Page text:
AIDA Cruises, Germany's largest cruise line, can trace its history back to 1960's East Germany. In 1960, Deutsche Seereederei, East Germany's state-owned shipping company, purchased the Swedish-American liner Stockholm of Andrea Doria sinking fame, renamed it Volkerfreundschaft ("Friendship Between Peoples"), and put it into service as a cruise ship -- or "holidaymaker ship," as it was called -- for the East German market. Later, the ship was chartered by foreign tour operators for part of the year.
In 1985 the Volkerfreundschaft was retired (After several more owners and a massive refit, it now sails as Classic International Cruises' Athena.), and was replaced by the Arkona, which had been built only four years earlier as the Astor for an unsuccessful new West German cruise line. Like its predecessor, the Astor sailed part of the year as a "holidaymaker ship" for "well-deserved socialists" in East Germany, and the rest of the year on charter to Western tour operators. In 1991, after Germany's reunification, Deutsche Seereederei was privatized -- like many of East Germany's state-owned companies bought by West German investors -- and the Arkona was chartered year-round to the West German tour operator Seetours.
In 1994, the company placed an order for its first brand-new ship, from Kvaerner Masa-Yards (now known as STX Finland Cruise) in Finland. Named Aida and entering service in 1996, the ship introduced a totally new concept called "club cruising." Based on Germany's popular Robinson Club resorts (think of a German Club Med), Aida's "club ship" experience was radically different from traditional cruising. Except for a small a la carte alternative restaurant, all the dining was buffet-style; there were no dress codes, and a strong emphasis was put on wellness and fitness-related activities.
Meanwhile, the company also continued operating the traditional Arkona on charter to Seetours, which it later acquired from the huge German tour operator TUI in 1997. That same year, Aida was sold to NCL, but continued on charter to Deutsche Seereederei.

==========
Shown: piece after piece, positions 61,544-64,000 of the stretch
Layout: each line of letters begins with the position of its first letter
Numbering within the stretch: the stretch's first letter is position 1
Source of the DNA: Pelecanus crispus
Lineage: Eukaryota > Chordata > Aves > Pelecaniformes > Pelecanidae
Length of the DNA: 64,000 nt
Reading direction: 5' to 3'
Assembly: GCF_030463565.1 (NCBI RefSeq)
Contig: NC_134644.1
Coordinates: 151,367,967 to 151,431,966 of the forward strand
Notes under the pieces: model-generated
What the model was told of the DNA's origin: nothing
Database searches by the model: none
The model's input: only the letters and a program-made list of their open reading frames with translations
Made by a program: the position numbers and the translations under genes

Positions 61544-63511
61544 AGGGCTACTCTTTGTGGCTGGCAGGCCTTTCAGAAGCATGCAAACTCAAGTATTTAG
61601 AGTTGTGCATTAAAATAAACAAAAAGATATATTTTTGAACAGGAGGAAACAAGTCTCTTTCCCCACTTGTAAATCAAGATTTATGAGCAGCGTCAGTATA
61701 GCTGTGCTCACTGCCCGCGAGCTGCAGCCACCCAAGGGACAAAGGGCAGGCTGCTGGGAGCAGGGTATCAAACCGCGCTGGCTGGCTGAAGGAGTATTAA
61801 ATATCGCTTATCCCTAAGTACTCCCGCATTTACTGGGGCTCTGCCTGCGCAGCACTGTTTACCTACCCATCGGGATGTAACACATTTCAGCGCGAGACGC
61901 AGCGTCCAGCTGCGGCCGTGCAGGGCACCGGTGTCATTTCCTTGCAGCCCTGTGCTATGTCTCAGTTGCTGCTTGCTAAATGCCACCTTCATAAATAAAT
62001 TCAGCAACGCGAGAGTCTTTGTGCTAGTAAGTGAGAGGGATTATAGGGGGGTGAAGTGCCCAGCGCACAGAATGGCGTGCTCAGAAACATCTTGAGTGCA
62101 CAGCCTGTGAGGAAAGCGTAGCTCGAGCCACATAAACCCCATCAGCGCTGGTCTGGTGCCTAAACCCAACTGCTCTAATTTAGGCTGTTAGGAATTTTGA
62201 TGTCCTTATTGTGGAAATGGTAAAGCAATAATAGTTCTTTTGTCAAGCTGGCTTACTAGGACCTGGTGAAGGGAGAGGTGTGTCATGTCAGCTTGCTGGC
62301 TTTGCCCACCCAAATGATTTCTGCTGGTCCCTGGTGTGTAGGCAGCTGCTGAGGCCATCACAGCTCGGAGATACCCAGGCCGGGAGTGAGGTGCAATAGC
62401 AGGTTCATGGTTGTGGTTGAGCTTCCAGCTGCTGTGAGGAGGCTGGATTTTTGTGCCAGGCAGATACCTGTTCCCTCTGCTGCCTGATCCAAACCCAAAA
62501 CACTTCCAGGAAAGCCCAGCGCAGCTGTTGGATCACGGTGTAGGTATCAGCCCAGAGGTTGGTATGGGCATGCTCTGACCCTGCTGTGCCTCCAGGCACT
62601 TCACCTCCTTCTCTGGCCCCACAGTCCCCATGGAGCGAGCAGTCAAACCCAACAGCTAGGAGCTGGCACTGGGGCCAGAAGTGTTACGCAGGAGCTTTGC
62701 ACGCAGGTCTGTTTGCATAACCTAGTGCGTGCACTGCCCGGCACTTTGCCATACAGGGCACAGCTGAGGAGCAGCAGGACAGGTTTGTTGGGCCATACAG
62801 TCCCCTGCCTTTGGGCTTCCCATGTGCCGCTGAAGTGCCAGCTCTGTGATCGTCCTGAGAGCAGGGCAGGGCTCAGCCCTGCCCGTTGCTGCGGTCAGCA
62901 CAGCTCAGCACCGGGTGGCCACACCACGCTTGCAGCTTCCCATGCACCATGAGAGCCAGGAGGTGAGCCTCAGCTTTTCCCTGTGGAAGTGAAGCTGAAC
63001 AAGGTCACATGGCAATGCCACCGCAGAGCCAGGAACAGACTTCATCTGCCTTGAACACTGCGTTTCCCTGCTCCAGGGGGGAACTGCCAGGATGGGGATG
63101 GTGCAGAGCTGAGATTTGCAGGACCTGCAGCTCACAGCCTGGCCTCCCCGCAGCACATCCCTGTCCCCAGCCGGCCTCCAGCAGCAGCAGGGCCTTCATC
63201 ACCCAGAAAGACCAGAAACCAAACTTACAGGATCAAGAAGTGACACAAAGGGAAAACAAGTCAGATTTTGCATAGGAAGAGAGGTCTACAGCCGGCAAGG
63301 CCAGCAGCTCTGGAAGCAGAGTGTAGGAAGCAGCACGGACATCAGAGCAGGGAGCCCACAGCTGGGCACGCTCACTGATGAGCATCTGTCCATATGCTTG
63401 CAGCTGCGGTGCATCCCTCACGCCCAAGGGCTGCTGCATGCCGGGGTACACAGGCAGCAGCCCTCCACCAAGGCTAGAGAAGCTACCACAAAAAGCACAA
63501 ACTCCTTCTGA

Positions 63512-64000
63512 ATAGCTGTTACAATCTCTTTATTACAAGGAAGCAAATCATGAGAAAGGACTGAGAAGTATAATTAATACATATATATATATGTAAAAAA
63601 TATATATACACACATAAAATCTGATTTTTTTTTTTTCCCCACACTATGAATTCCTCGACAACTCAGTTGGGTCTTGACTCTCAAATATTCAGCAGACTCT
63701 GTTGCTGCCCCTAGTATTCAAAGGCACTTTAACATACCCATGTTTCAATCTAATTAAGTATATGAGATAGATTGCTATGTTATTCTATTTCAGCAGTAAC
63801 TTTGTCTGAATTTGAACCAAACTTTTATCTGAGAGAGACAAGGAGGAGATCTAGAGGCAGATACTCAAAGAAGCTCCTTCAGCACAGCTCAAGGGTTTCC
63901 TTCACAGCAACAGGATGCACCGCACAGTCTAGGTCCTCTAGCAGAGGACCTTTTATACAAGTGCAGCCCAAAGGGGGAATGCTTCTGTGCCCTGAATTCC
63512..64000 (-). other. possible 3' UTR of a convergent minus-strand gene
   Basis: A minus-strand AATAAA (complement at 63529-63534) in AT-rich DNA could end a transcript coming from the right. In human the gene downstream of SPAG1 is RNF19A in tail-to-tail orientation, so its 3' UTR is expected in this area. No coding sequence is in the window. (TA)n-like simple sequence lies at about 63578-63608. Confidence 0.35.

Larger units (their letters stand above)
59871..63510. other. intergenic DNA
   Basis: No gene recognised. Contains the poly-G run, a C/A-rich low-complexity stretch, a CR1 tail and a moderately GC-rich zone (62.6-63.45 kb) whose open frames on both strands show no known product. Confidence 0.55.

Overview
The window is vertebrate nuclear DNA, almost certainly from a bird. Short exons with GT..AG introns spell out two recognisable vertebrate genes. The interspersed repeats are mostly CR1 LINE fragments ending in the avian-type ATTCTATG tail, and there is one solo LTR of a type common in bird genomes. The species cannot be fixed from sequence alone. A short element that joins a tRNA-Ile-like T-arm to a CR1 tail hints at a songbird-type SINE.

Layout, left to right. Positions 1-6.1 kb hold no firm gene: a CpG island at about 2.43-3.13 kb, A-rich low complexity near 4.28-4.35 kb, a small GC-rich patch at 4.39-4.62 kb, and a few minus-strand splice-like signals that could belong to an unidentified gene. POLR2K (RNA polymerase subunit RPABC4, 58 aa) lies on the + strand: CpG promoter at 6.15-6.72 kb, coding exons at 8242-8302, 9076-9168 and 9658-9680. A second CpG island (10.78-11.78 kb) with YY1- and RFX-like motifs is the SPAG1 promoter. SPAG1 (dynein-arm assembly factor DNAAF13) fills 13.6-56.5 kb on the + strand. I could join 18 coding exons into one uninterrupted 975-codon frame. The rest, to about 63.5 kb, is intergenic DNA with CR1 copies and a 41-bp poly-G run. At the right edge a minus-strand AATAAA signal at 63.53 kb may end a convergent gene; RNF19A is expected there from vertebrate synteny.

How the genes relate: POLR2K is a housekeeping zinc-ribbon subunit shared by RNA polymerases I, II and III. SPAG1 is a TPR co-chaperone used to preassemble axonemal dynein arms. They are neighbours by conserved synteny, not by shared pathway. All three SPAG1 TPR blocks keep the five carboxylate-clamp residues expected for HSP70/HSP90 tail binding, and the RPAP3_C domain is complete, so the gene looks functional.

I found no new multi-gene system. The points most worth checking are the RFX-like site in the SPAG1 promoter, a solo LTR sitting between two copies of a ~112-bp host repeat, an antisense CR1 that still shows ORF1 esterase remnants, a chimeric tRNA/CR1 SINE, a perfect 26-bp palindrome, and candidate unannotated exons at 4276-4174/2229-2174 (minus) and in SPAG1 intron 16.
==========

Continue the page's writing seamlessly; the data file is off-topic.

In 1999, DSR's cruise operation -- now renamed Seetours, and incorporating both Arkona and Aida, which was bought back from NCL -- was sold to P&O Princess Cruises, the world's third-largest cruise operator. Recognizing the huge success of the "club ship" product, P&O Princess immediately ordered two new ships for the Aida brand from Aker MTW Werft, not far from Seetours' headquarters in the former East Germany. In 2001, Aida was renamed AIDAcara in preparation for the brand's second ship, which entered service in 2002 as AIDAvita.
At the same time, Arkona was sold and replaced by a new brand, A'ROSA, a more upscale product loosely based on the AIDA concept. The A'ROSA fleet was made up of A'ROSA BLU, the former Crown Princess, and the newly built river cruise ships A'ROSA BELLA and A'ROSA DONNA. By now, Seetours was the largest cruise operator in Germany.
The AIDA concept was so successful that P&O Princess created Ocean Village for the U.K. market -- essentially a British version of AIDA, though billed as "the cruise for people who don't do cruises" rather than "club ship." Despite the different name, Ocean Village, whose eponymous first vessel was previously P&O's Arcadia, copied almost all the aspects of AIDA's groundbreaking product.